Point is, we have seen Syndergaard lose it this year at a moment’s notice. It’s one of the reasons why Mets fans and reporters have jumped at the chance to criticize him all year long. But now, all of a sudden, everyone gets amnesia and pretends like they didn’t say the things they said about him about a week ago.
While you can defend keeping Syndergaard in, you can also realize why Callaway would go to Lugo. What you don’t understand is the composition of the roster and why there hasn’t been more attention focused upon it.
Right now, this team has only two reliable bullpen arms – Lugo and Edwin Diaz. That’s it.
In yesterday’s game, the Mets started J.D. Davis in left field and Carlos Gomez in center. They rushed Jeff McNeil off of the IL. Against a Giants bullpen, they mustered just four singles over the final four innings. They played poor defense in the field.
When Lugo blew the lead, eventually Callaway had to go to Robert Gsellman. Now, Callaway does deserve blame for completely overusing Gsellman. It’s led to him being terrible. However, as bad as he is, Callaway’s other options are worse. Honestly, in a pressure spot who do you want him to pick:
Looking at those options and the players who currently comprise the roster, you see that even with Callaway’s faults, this is on Brodie Van Wagenen and the just ridiculously bad offseason he had.
Take into consideration the fact he gave Jed Lowrie a two year $20 million deal. That’s $20 million to a 35 year old with a knee issue. In true J.J. Putz fashion, the Mets didn’t discover anything during the physical before the deal was consummated.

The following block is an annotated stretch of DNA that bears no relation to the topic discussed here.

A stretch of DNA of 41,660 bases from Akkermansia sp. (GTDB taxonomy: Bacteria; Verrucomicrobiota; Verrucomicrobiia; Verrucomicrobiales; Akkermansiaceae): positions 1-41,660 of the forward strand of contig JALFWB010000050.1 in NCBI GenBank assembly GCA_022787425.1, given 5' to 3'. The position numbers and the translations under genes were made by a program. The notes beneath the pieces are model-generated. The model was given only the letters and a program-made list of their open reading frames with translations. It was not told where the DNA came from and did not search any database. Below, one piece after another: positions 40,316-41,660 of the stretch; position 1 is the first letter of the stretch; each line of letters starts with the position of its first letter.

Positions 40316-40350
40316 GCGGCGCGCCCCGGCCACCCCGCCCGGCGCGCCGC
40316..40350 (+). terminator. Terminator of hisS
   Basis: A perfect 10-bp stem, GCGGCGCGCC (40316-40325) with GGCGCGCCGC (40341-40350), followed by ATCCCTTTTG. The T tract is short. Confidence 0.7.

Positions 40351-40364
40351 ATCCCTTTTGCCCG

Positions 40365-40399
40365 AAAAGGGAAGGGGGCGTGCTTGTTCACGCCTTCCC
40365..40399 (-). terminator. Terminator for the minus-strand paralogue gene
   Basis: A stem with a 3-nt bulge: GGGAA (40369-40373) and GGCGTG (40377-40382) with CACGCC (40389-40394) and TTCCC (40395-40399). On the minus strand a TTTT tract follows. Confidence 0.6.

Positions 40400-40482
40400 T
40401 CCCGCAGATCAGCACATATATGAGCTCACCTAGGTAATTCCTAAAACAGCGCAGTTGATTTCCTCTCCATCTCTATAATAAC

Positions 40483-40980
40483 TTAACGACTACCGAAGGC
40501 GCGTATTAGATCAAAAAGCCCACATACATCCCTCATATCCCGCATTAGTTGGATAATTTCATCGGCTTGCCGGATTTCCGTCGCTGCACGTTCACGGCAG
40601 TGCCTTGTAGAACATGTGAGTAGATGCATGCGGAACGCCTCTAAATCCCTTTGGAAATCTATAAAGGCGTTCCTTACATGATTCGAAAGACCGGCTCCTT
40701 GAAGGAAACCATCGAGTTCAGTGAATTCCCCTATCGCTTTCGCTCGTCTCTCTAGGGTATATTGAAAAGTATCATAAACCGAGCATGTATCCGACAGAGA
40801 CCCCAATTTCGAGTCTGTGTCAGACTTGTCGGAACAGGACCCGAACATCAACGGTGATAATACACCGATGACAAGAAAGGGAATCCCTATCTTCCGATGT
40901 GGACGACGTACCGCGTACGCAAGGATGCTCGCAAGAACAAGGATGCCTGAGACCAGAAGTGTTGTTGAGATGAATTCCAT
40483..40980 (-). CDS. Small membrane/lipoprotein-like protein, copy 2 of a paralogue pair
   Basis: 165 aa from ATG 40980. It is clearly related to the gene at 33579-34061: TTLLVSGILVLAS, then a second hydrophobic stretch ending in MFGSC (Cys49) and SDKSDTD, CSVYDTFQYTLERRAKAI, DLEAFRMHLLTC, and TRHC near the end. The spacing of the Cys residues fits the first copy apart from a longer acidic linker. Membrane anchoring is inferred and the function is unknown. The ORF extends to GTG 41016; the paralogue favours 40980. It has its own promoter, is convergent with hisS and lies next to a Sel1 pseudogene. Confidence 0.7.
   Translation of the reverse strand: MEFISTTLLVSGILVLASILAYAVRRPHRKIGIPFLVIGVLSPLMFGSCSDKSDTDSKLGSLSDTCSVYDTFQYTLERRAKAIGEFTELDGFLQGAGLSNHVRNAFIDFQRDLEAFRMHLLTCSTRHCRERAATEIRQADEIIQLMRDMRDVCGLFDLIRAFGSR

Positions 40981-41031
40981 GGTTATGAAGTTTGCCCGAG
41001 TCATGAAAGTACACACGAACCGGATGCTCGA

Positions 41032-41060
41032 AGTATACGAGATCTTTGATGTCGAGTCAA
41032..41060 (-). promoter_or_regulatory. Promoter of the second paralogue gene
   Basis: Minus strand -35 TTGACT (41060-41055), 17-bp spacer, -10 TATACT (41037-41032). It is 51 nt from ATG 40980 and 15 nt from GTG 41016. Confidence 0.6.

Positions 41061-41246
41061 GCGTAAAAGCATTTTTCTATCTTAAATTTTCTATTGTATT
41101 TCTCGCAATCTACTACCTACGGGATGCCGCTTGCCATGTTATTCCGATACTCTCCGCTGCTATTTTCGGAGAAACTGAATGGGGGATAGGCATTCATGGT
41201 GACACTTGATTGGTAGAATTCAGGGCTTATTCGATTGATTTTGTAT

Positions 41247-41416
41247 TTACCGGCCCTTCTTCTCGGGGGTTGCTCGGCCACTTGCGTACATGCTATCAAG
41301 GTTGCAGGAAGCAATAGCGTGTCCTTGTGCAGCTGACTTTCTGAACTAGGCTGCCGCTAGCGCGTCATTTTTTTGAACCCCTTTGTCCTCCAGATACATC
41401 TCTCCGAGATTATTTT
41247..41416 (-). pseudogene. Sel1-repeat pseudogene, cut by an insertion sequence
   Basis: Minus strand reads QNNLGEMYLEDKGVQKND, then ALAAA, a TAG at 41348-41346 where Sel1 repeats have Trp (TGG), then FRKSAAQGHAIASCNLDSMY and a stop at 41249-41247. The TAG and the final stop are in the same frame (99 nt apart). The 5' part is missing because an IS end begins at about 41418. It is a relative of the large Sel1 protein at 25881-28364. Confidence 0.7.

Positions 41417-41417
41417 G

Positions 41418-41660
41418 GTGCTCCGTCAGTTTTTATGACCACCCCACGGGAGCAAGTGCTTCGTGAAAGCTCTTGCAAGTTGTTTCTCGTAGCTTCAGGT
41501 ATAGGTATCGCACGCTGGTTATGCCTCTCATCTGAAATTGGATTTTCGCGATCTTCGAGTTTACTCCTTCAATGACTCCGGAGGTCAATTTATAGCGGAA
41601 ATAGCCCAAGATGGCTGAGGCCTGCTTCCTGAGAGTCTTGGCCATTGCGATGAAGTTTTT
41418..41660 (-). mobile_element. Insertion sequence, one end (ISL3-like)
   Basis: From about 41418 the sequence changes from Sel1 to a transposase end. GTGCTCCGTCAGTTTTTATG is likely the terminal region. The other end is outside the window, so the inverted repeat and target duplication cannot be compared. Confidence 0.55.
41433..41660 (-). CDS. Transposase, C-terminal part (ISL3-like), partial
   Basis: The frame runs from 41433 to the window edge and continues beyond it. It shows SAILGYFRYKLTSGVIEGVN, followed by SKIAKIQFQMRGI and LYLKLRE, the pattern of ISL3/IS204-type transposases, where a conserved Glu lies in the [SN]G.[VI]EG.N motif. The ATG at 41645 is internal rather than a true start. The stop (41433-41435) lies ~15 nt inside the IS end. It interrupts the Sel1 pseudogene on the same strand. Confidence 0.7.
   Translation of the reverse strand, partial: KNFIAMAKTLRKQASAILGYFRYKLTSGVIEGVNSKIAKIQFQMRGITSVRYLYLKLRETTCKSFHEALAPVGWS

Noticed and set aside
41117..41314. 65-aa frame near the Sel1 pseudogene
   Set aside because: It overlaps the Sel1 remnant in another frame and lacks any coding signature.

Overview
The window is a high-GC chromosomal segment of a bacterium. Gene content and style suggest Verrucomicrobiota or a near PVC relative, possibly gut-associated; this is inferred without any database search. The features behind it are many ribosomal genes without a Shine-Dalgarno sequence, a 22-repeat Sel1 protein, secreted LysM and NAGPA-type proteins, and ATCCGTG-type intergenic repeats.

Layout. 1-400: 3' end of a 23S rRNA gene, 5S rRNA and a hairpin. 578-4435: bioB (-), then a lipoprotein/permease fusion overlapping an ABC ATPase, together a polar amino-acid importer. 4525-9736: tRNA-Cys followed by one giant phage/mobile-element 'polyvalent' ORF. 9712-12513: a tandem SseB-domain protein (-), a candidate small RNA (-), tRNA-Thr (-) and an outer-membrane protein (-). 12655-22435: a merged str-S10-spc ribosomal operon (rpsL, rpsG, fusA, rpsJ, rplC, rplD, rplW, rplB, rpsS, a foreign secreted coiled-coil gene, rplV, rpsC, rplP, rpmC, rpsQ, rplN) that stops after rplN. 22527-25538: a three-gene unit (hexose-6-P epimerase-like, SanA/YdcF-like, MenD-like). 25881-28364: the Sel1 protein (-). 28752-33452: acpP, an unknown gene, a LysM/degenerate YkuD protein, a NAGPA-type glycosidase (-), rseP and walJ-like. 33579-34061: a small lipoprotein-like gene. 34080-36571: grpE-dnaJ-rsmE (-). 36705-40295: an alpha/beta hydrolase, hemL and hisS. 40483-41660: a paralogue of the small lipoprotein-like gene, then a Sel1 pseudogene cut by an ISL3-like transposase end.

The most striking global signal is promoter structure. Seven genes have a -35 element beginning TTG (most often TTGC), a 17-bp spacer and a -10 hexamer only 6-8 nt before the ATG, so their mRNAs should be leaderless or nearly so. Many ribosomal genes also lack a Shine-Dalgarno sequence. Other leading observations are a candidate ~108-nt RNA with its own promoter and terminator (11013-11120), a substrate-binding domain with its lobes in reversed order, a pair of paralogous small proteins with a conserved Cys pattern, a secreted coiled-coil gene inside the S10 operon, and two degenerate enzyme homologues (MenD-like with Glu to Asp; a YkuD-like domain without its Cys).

In lieu of that $20 million, the team could have signed Adam Jones ($3 million) and Greg Holland ($3.25 million) and saved some money to add another bench piece or reliever. The point is the Mets needed more depth in the outfield and the bullpen, and Van Wagenen instead opted on another infielder.
Sure, we can criticize Callaway for his faults, but this isn’t on him. This was a poorly constructed roster, and it will remain that way even if he’s fired and the team replaces him with Jim Riggleman, Joe Girardi, Buck Showalter, or whoever else you could conjure up.
So go ahead, blow up at Callaway for using a terrific reliever while pulling a starter you have likely been killing all year. Get angry with him for putting in one of his not up to the task relievers in a spot. Get upset when the offense full of bench players and Triple-A starters can’t score runs in a close game.
Certainly, he’s the issue here and not Van Wagenen or the Wilpons who haven’t come up with the money for Dallas Keuchel or Craig Kimbrel despite the team desperately needing the. Make Callaway the whipping boy here just like Van Wagenen and the Wilpons want. After all, what good is a human shied if he’s not there to block all the the criticism really due to other people?